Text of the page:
“I think we in the West have often sanitised, romanticised, and tamed Bethlehem and the birth of Jesus through our nativity sets and carols,” writes Good Samaritan Sister Marella Rebgetz SGS.
Tantur Ecumenical Institute is situated on a hill on the outskirts of Jerusalem.
I arrived here two months ago, in the evening, to begin a three-month sabbatical.
From the verandah of the refectory you can see Bethlehem a little more than a kilometre away.
I was immediately, and continue to be, entranced by the lights of Bethlehem in the soft darkness, which whisper promises of an eternity born into history and geography, and a story of a Hope that is real.
However, waking the next morning to see Bethlehem in the unforgiving light of a hot, cloudless day began the harsh process of confronting my romantic image of Bethlehem and, entwined through it, my understanding of the Christmas blessings of peace, hope and love.
I quickly realised that my unreflected-upon image of Bethlehem was that of my childhood, shaped by carols such as O Little Town of Bethlehem and idyllic pictures on Christmas cards.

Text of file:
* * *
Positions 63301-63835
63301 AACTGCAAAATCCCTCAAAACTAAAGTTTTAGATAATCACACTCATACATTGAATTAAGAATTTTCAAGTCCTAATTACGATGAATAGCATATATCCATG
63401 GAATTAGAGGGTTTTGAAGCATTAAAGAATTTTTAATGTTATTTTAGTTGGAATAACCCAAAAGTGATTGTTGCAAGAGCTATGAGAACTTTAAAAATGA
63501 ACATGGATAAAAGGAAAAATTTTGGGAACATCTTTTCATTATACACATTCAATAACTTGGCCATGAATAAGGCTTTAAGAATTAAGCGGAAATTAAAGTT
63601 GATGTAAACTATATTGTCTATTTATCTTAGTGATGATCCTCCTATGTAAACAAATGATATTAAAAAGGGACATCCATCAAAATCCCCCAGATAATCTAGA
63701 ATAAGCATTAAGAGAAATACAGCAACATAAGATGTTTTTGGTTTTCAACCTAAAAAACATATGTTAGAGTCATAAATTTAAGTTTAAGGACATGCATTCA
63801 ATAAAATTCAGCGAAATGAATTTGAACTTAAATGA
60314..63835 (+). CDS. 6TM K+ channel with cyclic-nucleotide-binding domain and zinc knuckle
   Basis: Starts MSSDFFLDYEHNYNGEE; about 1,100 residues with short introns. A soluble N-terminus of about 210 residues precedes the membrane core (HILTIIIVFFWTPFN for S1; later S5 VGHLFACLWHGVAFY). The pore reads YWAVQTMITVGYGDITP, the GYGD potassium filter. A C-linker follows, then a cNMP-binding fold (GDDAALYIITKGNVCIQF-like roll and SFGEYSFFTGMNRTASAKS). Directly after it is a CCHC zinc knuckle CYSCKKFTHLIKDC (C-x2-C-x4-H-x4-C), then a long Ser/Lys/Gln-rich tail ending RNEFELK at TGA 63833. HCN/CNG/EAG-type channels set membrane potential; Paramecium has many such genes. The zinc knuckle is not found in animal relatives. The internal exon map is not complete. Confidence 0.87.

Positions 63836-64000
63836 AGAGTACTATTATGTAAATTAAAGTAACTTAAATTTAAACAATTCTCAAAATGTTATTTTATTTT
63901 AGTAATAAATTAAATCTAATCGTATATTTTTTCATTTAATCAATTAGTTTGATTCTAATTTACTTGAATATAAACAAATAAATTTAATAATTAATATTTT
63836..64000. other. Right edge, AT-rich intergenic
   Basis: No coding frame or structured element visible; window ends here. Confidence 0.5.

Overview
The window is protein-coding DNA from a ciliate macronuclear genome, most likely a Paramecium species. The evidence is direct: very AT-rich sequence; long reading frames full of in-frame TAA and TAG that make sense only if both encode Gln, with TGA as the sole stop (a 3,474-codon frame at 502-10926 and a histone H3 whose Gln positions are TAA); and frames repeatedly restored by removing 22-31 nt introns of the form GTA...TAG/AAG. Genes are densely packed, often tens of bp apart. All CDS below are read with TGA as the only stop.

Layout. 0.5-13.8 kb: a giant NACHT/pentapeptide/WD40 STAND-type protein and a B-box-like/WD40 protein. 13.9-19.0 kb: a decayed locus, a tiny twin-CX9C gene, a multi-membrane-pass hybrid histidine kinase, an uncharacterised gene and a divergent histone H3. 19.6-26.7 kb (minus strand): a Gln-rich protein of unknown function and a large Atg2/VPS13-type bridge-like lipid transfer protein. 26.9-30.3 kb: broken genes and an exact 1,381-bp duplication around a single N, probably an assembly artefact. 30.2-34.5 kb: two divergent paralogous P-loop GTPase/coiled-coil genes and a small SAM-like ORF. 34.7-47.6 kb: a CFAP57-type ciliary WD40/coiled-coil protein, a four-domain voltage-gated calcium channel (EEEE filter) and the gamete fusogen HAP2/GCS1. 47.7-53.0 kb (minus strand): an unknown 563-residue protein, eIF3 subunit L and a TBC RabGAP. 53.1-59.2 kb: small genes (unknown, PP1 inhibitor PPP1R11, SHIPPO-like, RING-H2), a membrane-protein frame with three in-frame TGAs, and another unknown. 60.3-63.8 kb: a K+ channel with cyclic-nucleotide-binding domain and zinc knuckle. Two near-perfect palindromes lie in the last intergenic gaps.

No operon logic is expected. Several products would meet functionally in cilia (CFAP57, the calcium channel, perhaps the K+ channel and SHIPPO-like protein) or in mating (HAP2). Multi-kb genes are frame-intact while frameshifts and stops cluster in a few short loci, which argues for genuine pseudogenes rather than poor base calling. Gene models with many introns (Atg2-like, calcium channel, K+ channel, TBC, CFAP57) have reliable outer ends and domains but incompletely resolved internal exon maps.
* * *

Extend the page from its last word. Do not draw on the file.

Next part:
I had unconsciously envisioned Bethlehem as a small, picturesque village in a fairly soft rural setting, with quaint houses, and a number of pubs where travellers could stay.
My image was probably more akin to postcards of rural villages in England with cattle softly lowing, but framed with swaying date palms, the occasional gentleman dressed in colourful robes riding a camel, and a night sky painted with stars and the odd angel.
Though it might have been a small town of fewer than a thousand people at the time of Jesus’ birth, today Bethlehem has a population of about 27,000 people, most of whom have moved into the area since the State of Israel came into existence in 1948. As a result, it’s a sprawling township of cheap, low-rise, flat-roofed, grey concrete apartment blocks.
While most of the towns in Israel that date back to antiquity have at their heart a vibrant market, the old market area of Bethlehem lacks any distinctive character. Even those touting their goods do so without notable enthusiasm or persistence.
The suburban streets are strewn with rubbish. Water is limited and unreliable, so there are almost no gardens, apart from the occasional pot of flowers on a balcony.
Even olive trees, scrawny with their dull-coloured leaves, are scarce, and the surrounding land is stony, hilly and arid. There is a miasma of poor-ness (though I wouldn’t describe it as poverty) hanging over the town.